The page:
Saturday, January 03, 2015

"Slaughterhouse Five"

So many editions of Slaughterhouse Five! (google image result)
This week, I decided to reread Slaughterhouse Five. This famous novel is a thorough attack on the practice of war -- it's subtitled "The Children's Crusade." The central point: soldiers are children sent by grown-ups who should have more sense than to mess things up so much. An irresistible point.

Vonnegut's own experience as a prisoner of war in Dresden, where he survived the infamous fire bombing by having been sent to an underground prison area, informs the book. However, the book includes less direct narrative of his memoirs than I thought I remembered from earlier readings. Vonnegut sometimes says "I was there" when he describes the war experiences of Billy Pilgrim, the time traveler at the center of the book. I mistakenly recalled more first-person accounts. I think my memory tricked me because I translated the impact of the book into more of a polemic and less of an sci-fi type story than it actually is.

Hunger was a predominant theme of the war scenes. The people of Dresden were starving. The soldiers were starving  -- except for some English prisoners who received disproportionate rations and provided an extremely ironic contrast to all the individuals who were intensely suffering. (Irony: big in Vonnegut! But you knew that.)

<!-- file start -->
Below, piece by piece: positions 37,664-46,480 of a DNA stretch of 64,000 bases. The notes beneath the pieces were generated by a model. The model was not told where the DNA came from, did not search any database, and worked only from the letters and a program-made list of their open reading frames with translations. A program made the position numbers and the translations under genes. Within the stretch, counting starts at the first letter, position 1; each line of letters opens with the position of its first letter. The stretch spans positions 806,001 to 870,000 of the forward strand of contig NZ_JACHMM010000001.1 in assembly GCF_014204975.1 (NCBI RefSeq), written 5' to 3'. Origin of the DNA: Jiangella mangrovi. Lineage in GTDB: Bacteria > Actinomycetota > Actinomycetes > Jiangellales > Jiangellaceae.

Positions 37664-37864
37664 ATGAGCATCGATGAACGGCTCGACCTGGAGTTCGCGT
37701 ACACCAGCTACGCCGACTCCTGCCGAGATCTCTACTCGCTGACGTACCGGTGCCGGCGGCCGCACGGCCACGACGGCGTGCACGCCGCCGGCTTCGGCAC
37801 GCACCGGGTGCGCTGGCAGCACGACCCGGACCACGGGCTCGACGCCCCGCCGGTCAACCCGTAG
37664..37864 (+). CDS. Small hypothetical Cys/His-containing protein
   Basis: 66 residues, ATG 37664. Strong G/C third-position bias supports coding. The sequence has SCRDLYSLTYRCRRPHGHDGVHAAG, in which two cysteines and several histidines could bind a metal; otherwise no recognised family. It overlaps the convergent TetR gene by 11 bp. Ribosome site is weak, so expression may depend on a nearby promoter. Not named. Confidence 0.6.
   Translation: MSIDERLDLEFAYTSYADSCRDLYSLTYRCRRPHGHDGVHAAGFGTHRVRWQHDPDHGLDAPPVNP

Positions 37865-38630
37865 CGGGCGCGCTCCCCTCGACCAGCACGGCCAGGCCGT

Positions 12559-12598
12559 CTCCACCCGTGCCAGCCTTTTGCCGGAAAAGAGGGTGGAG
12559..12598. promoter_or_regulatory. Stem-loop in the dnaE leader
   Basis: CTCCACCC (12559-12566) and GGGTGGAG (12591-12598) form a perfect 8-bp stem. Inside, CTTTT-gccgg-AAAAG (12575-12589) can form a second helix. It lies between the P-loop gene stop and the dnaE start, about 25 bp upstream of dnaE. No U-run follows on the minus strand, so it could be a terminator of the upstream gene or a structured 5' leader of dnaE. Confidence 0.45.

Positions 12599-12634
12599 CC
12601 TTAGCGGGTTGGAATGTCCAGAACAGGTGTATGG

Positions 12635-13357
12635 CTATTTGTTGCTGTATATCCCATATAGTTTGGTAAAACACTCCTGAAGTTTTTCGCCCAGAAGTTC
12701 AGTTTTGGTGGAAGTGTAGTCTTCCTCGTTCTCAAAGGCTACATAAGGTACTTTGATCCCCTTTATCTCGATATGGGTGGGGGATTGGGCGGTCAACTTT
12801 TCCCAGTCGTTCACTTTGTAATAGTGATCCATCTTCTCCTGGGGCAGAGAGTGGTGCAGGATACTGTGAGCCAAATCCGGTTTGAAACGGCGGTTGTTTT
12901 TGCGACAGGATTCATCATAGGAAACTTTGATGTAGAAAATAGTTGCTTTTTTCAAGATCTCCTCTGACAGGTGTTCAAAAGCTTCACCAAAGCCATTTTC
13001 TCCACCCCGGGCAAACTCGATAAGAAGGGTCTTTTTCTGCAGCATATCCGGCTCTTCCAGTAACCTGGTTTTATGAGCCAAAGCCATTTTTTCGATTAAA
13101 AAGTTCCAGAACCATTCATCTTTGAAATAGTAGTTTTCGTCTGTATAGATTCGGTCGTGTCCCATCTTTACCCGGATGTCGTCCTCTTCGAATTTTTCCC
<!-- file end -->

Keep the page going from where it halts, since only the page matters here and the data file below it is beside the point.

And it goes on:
When the prisoners, including Billy Pilgrim and by implication Vonnegut himself, are marched into Dresden, Vonnegut says: "Thousands of people were on the sidewalks, going home from work. They were watery and putty-colored, having eaten mostly potatoes during the past two years." The slaughterhouse that becomes their prison "wasn't a busy place any more. Almost all the hooved animals in Germany had been killed and eaten and excreted by human beings, mostly soldiers. So it goes." (p. 191 & 193)

The American prisoners are led to a kitchen where a war widow was impatiently waiting for them. She has soup and black bread for them. "All the real soldiers are dead," she says when she meets them. (p. 203)

Billy Pilgrim and his fellow soldiers are put to work at the former slaughterhouse, making a malt syrup to be used as a vitamin and mineral supplement for pregnant women who presumably have no real food to eat. All the syrup workers secretly sampled as they worked, twirling forbidden spoons in the syrup pots to make a "gooey lollipop." The excessive quantity of syrup gives Billy "a boiling case of heartburn." The other workers were "skinny and hollow-eyed." Their skin blossomed "with small sores," as did their mouths, throats, and intestines. "The malt syrup ... contained only a few of the vitamins and minerals every Earthling needs." (p. 207)

It's very hard to summarize this strange story of the time-traveling and space-traveling Billy Pilgrim. In a way, I am not very fond of the episodes on the far-off planet where space and time are indistinguishable, and where Billy Pilgrim is a captive in a zoo. But somehow I end up convinced that this is a logical part of the story. Vonnegut was a wonderful author. Who could resist saying this: "So it goes."

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